You must call Fidelity customer service to link the serial number of the security token to your login.
Fidelity requires separate tokens for separate logins. Get two tokens if you’re married and both of you have Fidelity accounts.
Vanguard supports Yubikey, which is a hardware key that you plug into a USB port on your computer.
The least expensive Yubikey costs $25 or $29 on the manufacturer’s website, depending on the type of USB port on your computer. You should buy two Yubikeys. The second key serves as a backup in case you lose one.
Add Yubikey to Email Accounts
If you’d like to use two Yubikeys to secure your Google account (Gmail and Google Voice), follow the steps in Use a security key for 2-Step Verification from Google. Google sells Titan Security Keys but Yubikeys will work for both Google and Vanguard.
Microsoft and Yahoo also support using two Yubikeys. See Sign in to your Microsoft account with Windows Hello or a security key from Microsoft and 2-Step Verification with a Security Key from Yahoo.
Register Yubikey with Vanguard
To register your two Yubikeys with Vanguard, click on “Profile & account settings” on the top right after you log in.
Click on the Security tab and then “Security key.”
Repeat the process to add your second key. A married couple can register the same two Yubikeys with Vanguard for their separate logins. This way the two keys can work interchangeably for both logins.
Symantec VIP On Yubikey
For those who are more technically inclined, you can actually put a Symantec VIP credential on a Yubikey. It requires a more expensive version of Yubikey that has two “slots.”
This blog post by engineer Paul Sambolin gives details on putting Symantec VIP on a Yubikey for E*Trade:
After the Symantec VIP credential is put on a Yubikey, it works similarly for Fidelity and Charles Schwab.
This is too much work than it’s worth in my opinion because a Symantec VIP token is both inexpensive and straightforward. Go at it if you enjoy playing with technology.
Morgan Stanley, T. Rowe Price, Betterment, Wealthfront, M1 Finance, and Robinhood all support authenticator apps for 2FA.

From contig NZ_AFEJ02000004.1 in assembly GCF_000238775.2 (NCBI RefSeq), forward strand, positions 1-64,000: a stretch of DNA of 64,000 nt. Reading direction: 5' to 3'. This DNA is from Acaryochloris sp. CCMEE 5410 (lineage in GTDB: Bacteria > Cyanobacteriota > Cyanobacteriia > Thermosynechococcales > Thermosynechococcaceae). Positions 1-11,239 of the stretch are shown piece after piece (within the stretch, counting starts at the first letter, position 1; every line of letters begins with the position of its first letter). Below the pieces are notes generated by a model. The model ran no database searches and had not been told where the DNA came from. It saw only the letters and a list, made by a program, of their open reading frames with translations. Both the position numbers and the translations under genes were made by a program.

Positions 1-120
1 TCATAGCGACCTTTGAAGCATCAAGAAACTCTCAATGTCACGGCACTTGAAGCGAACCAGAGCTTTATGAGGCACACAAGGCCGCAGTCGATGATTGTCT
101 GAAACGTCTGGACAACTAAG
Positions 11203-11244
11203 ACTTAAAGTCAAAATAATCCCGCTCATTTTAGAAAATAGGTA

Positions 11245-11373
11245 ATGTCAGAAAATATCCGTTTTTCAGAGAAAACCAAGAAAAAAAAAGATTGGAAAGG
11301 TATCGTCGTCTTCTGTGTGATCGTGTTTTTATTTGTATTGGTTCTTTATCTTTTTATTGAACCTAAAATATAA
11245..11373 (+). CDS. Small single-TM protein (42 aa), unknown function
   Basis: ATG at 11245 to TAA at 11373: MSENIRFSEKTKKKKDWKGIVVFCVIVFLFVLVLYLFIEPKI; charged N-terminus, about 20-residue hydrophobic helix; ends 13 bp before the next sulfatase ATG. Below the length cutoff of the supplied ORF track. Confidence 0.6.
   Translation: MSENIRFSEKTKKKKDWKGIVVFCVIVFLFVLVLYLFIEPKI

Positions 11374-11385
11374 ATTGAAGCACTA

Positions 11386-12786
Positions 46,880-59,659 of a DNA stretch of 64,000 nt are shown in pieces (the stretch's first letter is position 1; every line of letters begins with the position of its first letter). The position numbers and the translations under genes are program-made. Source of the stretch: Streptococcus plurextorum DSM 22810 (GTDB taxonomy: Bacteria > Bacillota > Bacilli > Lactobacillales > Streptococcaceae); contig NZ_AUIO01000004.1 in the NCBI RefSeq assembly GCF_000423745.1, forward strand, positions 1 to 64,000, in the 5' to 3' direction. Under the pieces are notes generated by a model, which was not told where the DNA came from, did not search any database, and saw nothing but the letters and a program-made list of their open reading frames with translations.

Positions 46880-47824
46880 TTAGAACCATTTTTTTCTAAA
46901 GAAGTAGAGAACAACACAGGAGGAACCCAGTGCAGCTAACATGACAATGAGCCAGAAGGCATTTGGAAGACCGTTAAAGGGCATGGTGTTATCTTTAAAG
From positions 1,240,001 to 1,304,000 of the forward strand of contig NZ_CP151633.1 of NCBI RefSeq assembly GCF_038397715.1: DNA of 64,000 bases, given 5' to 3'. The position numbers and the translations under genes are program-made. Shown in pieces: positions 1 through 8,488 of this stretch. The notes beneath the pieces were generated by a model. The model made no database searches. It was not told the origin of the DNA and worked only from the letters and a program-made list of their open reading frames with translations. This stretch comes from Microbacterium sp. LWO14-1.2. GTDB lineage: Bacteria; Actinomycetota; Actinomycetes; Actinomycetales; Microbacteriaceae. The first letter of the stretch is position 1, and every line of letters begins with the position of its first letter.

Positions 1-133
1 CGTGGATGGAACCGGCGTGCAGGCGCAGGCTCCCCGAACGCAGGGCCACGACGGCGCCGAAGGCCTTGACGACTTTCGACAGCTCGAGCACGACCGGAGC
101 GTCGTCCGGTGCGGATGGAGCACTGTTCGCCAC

You link your login to an authenticator app on a mobile device, such as Google Authenticator, Microsoft Authenticator, or Authy. The authenticator app generates a six-digit code every 30 seconds.
The problem with an authenticator app is that it resides on your phone and you take your phone everywhere you go. It’s more prone to loss, theft, damage, software crash, or malware, whereas your hardware Yubikey or Symantec VIP token sits safely in your desk drawer. You can transfer the authenticator app from one phone to another when you upgrade your phone but you’ll have to learn how to do that.
The website 2FA Direcory shows which 2FA methods are supported at each place. I go down a list of priorities: hardware > mobile authenticator app > SMS to Google Voice.
If a place supports hardware, I use hardware (Yubikey or Symantec VIP hardware token). If a place doesn’t support hardware but supports a mobile authenticator app, I use a mobile authenticator app (Google Authenticator, Microsoft Authenticator, or Authy). If a place supports neither hardware nor a mobile authenticator app, I give them my Google Voice number. If a place doesn’t send codes to Google Voice, I avoid them and go somewhere else when I have a choice.
Buying security hardware costs more than using text messages or a mobile app, but the extra security and peace of mind are worth it. After I already spent the money on Yubikeys and a Symantec VIP token, I use them wherever I can.
Brokerage firms in general have better support for security hardware because they tend to deal with larger amounts of money. Most banks are still stuck at sending SMS text messages. It’s one reason that I closed my online savings account and favor using a money market fund now.